A housing expert has branded tenancy deposit schemes “poor value for money”.
Michael Ball’s study, “The impact of regulation on the private rented sector”, commissioned by the Residential Landlords Association, is published this week.
In the report Ball, a professor of urban and property economics at the Henley Business School, says the cost of tenancy deposit schemes “vastly outweigh” the benefits.
He claims they cost more than £275m a year in fees and administration, but only £7m is returned to tenants annually in deposits judged to have been unreasonably upheld. This results in a net benefit of minus £269m.
The report says:
“The objectives of the policy are to ensure that tenants get back the deposits to which they are entitled; to encourage good practice; and to make an alternative disputes procedure available. However, the simple cost-benefit analysis undertaken here suggests that the overall costs of this policy vastly outweigh the benefits.
“As those costs filter through to higher rents, most tenants who have no problem with deposits end up paying higher rents, while only a very small percentage of tenants get monies back they may not have done otherwise (but even they still pay higher rents as well, offsetting some of those gains). A new, profitable insurance ‘industry’ has also arisen on the basis of the legislation.”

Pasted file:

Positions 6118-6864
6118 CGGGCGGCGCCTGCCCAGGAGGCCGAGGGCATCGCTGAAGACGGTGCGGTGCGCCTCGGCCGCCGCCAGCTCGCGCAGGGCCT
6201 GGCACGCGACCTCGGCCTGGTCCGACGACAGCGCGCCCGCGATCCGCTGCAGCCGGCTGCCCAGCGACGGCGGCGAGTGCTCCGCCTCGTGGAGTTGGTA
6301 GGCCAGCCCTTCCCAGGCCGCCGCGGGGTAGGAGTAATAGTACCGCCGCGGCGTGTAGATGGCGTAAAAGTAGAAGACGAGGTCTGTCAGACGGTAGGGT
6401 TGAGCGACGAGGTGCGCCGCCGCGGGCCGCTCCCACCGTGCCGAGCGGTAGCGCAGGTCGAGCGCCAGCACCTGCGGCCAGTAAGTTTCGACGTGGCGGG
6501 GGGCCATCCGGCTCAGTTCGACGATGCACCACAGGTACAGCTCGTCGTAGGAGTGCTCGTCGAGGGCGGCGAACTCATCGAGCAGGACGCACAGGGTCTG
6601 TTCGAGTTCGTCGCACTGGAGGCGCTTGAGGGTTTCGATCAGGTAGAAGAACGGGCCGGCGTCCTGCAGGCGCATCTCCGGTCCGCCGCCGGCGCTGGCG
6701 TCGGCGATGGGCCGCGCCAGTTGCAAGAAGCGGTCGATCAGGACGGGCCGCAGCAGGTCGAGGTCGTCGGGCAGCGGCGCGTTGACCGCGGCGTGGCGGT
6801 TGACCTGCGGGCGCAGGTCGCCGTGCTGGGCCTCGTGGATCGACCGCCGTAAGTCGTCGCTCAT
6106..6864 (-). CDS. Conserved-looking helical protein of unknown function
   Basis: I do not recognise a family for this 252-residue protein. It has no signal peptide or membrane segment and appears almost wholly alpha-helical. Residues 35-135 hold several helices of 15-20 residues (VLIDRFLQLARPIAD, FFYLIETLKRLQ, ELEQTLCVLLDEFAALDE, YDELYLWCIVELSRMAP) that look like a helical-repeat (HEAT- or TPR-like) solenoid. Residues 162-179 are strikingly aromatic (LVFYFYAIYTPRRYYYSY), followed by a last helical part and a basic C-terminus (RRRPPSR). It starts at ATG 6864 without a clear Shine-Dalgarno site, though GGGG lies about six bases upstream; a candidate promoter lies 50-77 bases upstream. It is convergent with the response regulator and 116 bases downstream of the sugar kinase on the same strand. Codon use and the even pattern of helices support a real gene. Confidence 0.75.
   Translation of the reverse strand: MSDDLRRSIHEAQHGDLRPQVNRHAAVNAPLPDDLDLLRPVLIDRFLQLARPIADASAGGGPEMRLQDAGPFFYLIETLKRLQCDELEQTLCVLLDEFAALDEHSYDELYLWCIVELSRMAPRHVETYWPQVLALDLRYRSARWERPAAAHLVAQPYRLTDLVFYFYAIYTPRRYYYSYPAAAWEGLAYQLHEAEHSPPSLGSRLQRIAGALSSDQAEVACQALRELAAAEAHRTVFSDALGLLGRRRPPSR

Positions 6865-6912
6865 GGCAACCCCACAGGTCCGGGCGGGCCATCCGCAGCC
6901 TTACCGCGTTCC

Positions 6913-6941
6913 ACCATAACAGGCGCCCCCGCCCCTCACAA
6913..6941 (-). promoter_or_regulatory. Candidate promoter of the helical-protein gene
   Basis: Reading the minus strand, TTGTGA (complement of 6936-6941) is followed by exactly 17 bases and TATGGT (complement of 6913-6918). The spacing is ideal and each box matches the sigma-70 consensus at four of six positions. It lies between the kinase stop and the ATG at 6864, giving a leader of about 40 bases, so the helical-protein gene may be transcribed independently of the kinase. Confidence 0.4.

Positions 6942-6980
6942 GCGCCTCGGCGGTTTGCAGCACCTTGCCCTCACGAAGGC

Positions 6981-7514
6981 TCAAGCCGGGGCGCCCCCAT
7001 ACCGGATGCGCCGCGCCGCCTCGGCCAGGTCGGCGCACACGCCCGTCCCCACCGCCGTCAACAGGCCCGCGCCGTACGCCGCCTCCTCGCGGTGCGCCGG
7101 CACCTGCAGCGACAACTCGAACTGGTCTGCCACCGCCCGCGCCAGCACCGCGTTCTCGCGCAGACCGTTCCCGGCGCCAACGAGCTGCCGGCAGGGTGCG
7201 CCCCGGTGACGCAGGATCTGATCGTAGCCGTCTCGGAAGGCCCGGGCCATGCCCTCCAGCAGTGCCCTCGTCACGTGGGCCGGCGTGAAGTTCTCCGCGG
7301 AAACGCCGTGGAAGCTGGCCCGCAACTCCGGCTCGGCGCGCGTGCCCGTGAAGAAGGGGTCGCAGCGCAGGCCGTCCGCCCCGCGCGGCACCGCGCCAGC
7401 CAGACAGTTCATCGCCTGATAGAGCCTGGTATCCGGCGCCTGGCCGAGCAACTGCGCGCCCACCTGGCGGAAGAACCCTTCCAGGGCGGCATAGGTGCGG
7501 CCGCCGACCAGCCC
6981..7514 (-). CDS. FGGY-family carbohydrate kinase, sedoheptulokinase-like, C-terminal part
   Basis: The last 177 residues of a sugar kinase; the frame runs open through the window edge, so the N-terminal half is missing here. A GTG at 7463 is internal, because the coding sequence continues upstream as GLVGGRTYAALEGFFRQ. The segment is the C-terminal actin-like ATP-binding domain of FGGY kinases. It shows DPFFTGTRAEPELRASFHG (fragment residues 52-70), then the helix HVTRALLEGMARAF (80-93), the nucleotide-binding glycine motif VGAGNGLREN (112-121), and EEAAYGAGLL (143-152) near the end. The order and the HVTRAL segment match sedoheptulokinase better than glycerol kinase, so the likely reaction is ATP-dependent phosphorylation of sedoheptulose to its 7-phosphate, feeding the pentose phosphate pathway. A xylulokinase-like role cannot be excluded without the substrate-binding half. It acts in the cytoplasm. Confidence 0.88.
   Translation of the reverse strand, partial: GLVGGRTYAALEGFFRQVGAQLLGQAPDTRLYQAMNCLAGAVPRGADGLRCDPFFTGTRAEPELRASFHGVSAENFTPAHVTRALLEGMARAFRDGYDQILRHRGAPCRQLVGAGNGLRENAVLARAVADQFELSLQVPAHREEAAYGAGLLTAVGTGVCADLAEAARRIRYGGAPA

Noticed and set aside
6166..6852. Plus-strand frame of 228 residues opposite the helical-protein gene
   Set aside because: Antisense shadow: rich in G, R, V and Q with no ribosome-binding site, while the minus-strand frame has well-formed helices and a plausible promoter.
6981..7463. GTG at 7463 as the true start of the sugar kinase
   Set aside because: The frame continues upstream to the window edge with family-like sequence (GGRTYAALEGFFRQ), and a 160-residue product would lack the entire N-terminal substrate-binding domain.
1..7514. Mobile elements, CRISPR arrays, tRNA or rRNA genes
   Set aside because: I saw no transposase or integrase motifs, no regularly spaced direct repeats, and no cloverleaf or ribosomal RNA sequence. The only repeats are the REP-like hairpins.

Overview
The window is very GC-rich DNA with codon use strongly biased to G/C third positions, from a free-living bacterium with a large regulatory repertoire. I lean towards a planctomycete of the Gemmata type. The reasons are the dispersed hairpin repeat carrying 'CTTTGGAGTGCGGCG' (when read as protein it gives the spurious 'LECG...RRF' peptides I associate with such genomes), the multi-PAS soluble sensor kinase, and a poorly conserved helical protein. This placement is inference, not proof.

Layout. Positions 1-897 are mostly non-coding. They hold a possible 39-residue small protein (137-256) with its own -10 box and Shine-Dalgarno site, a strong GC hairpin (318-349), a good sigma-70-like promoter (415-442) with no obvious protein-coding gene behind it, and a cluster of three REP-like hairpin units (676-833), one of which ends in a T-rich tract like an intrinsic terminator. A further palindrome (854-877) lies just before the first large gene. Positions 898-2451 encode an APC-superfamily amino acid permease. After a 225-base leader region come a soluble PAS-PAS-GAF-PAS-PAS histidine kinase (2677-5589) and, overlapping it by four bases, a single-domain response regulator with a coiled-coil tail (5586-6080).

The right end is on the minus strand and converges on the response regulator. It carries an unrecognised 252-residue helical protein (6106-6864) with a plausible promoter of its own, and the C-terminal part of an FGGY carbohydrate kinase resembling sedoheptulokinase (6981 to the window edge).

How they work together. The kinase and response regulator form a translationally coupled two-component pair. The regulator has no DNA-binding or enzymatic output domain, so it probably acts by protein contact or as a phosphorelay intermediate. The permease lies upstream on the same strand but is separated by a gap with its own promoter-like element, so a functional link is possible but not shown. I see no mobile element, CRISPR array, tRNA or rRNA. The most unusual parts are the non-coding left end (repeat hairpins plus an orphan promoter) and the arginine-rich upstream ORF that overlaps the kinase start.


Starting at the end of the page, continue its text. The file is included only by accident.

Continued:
Ball also claimed that some rogue landlords will ignore tenancy deposit schemes altogether.
“Unfortunately, unscrupulous people will still try to rip people off no matter what the law says,” he says, “One scam is to claim that deposits are protected when they are not. However, if people ignore the rules and tenants do not check adequately, there is little that regulation can do.”